Reverse Mortgages 2021

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What is a reverse mortgage?

Reverse mortgage is the process of taking a loan by accessing the equity you own in the home. As the name suggests, the homeowner receives money from the lender and in return, they give up part of the equity ownership in the home. Just as when an individual takes a mortgage and makes monthly mortgage payment to own more of the home, in this case, the lender pays the individual to own part of the home. Reverse mortgages are for homeowners who are 62 years and older and are looking to supplement their income to cover their expenses. All proceeds from a reverse mortgage are tax-free.

The homeowners who use a reverse mortgage are not liable to pay back the loan unless the home is sold or vacated. No monthly loan payments have to be made by the borrower as long as they stay in the home during that period. The loan is payable when the individual who owns the home dies, moves away, or sells the house. The borrower still has to pay property taxes, homeowner’s insurance, and any HOA fees.

How does a reverse mortgage work?

In a traditional mortgage process such as when you get a conventional loan or a government-backed mortgage, you as the borrower get funds from the lender. The funds you receive for the mortgage are used to purchase a portion of the house and your ownership stake in the home increases. During the term of the mortgage, you make monthly mortgage payments to the lender to pay off your debt.

Traditional Mortgage Process

A reverse mortgage is different from a traditional mortgage. In this case, you are again borrowing funds from the lender, but based on the equity you own in the home. Instead of you making the payments to the lender, the lender makes payments to you and in return the lender starts owning a portion of the home. Over time your level of debt rises as you borrow more from the lender, and simultaneously your home equity decreases. The home is the collateral, once the owner moves or dies, the lender is paid back the entire amount and any accrued interest.

Reverse Mortgage Process

What are the eligibility requirements to get a reverse mortgage?

You have to meet certain eligibility criteria in order to get a reverse mortgage loan:

  1. 62 years and older
  2. Primary residence
  3. Must own a majority of the home with minimal existing mortgage balance
  4. All property taxes, homeowner’s insurance, and HOA fees must be current and paid
  5. No other forms of federal debt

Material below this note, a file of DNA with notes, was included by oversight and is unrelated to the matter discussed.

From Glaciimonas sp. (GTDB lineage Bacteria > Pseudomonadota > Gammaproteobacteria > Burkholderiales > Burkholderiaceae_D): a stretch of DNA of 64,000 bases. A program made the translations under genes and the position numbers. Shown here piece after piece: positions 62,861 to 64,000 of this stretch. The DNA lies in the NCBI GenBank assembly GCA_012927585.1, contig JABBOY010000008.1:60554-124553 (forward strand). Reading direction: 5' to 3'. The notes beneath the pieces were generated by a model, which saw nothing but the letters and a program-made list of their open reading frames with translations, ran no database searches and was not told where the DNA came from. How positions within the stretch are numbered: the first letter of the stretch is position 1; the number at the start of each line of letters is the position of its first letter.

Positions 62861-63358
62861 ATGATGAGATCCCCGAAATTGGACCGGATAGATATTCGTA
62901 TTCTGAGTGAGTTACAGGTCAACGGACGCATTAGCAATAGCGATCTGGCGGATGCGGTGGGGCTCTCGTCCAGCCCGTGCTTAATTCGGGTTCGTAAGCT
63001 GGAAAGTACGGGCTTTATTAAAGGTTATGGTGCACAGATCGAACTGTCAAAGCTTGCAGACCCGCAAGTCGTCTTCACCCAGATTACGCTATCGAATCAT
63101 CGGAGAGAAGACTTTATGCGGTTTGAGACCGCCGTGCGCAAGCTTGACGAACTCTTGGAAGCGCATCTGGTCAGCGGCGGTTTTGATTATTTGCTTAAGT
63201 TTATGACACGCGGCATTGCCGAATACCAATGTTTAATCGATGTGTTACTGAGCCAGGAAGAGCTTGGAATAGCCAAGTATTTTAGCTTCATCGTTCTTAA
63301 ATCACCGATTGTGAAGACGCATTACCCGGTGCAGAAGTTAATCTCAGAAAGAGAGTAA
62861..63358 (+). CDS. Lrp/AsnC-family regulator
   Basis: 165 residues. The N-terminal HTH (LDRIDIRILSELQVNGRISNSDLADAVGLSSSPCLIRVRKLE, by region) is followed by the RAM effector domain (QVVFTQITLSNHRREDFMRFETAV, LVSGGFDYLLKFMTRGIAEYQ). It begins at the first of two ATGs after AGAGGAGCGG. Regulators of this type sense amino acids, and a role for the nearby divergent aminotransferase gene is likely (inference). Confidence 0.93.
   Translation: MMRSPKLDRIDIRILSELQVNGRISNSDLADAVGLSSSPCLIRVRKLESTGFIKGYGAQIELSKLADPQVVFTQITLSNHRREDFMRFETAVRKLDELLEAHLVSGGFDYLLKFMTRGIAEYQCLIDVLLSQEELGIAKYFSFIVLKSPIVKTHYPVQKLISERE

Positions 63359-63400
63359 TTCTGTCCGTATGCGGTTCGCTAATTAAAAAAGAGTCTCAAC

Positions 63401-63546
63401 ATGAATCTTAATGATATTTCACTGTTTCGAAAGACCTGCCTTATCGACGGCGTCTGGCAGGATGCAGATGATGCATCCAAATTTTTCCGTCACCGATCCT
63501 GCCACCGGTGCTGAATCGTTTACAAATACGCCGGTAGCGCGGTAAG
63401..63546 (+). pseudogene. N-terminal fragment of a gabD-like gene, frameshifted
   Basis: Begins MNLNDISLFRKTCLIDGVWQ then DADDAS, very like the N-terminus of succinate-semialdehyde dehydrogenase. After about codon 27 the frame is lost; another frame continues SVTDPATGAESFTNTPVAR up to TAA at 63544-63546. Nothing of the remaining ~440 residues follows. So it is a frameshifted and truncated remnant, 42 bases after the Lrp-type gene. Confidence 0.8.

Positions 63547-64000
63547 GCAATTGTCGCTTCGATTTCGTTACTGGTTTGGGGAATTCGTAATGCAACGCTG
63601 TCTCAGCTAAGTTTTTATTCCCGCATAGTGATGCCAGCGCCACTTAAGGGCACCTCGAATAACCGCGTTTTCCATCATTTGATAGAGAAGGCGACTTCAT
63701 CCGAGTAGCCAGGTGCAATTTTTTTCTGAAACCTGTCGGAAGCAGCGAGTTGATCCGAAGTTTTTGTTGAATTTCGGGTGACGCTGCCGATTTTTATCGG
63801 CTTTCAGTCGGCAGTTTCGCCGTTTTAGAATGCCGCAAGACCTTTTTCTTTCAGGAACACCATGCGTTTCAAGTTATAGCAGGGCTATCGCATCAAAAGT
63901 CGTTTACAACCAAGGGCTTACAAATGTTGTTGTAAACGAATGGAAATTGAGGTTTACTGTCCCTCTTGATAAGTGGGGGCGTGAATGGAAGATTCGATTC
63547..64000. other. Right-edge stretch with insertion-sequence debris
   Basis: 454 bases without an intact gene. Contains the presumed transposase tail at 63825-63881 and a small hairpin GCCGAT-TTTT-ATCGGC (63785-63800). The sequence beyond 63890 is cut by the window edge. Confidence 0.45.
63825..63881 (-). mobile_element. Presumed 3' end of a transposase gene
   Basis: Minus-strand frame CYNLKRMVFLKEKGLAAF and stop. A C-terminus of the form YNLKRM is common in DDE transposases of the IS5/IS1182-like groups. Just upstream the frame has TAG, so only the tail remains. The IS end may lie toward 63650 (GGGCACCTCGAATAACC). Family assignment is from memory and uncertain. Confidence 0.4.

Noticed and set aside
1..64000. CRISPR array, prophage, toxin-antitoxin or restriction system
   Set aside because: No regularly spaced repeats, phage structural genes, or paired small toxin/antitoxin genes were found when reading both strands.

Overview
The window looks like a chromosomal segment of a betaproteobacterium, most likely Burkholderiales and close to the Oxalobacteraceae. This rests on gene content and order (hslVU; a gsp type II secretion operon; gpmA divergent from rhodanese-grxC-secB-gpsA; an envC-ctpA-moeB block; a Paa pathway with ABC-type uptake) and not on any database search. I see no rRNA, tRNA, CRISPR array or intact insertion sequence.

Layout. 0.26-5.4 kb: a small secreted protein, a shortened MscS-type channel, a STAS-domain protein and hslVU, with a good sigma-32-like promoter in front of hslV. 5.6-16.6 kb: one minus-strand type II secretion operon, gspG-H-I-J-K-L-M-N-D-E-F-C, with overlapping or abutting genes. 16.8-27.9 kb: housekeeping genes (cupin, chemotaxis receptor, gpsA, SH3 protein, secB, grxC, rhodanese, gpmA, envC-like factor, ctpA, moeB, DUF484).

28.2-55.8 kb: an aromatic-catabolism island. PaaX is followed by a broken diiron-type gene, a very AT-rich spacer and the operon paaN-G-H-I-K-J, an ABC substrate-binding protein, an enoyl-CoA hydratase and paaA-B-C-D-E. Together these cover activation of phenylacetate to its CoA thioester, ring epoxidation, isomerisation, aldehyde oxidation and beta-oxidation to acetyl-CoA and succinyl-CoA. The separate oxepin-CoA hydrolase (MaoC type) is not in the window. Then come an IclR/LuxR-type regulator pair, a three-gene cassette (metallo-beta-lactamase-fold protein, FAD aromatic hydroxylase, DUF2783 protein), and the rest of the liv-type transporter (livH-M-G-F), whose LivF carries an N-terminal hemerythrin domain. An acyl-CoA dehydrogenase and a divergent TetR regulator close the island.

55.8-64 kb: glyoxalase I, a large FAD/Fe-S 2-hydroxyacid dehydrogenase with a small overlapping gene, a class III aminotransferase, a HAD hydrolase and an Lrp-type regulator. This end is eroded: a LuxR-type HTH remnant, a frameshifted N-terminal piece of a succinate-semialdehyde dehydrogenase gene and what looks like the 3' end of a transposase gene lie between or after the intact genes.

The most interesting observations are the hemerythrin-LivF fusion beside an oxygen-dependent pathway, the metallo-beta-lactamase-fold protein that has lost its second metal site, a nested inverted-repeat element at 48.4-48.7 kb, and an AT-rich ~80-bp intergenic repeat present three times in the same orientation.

6. Eligible property – single unit, multi-family, condominium, and townhouse
  7. Educational session with a HUD-approved counselor

How much can I borrow with a reverse mortgage?

The average amount you can borrow is 60% of the total equity you own in the home, for example, if you have $300,000 in home equity, you can borrow $180,000. However, the actual amount you can borrow depends on several factors such as:

It will vary from lender to lender based on these factors, hence, it is important to do your research and shop around several lenders. In most cases, if you have more equity in the home or own the home outright, you will receive the maximum amount allowed by the lender.

There is flexibility in how you want to receive the funds:

  1. Single Lump-Sum Amount: You receive the entire borrowed amount in one go at the beginning of the reverse mortgage. This can only be accepted for a fixed-rate loan and will result in a lower borrowing amount as the risk for the lender rises.
  2. Fixed Annuity: You will receive a fixed monthly amount for a certain period of time such as 10 years.
  3. Tenured Annuity: You will receive funds monthly for the rest of your life
  4. Credit Line: You can draw funds from the reverse mortgage and pay it back, giving you the option to draw the funds again, like a credit card or HELOC. You only have to pay interest on the outstanding balance and not on your total loan amount.
  5. Combination: You get monthly payments and access to a line of credit

What are the different types of reverse mortgages?

There are 3 different types of reverse mortgages for different financial needs.

Home Equity Conversion Mortgage (HECM)

Home equity conversion mortgage (HECM) is the most common and popular type of reverse mortgage as it is insured by the federal government. The insurance results in higher upfront expenses, however, there are no income limitations and the funds can be used for any purpose. HECM’s are provided by FHA-approved lenders and in the event the amount you borrow is more than the value of the home, the FHA will cover all or most of the loss. As a result of this, you will need to pay for mortgage insurance which can be financed into the loan. The HECM mortgage limit for 2021 is $822,375 increasing from $765,600 in 2020.

Proprietary reverse mortgage

If you have a home that is valued at an amount greater than the limits set for the HECM then a proprietary reverse mortgage is used. These mortgages are not insured by the government through the FHA as they are too large. For example, in 2021 if your home’s value is greater than $822,375 then a proprietary reverse mortgage should be used to borrow a larger amount.

A proprietary reverse mortgage is used for jumbo loans as these loans are larger than the conforming loan limits and FHA loan limits. The fees for this mortgage are higher than HECM, however, the eligibility requirements can be easier as the private lender has more flexibility in who they accept.

Single-purpose reverse mortgage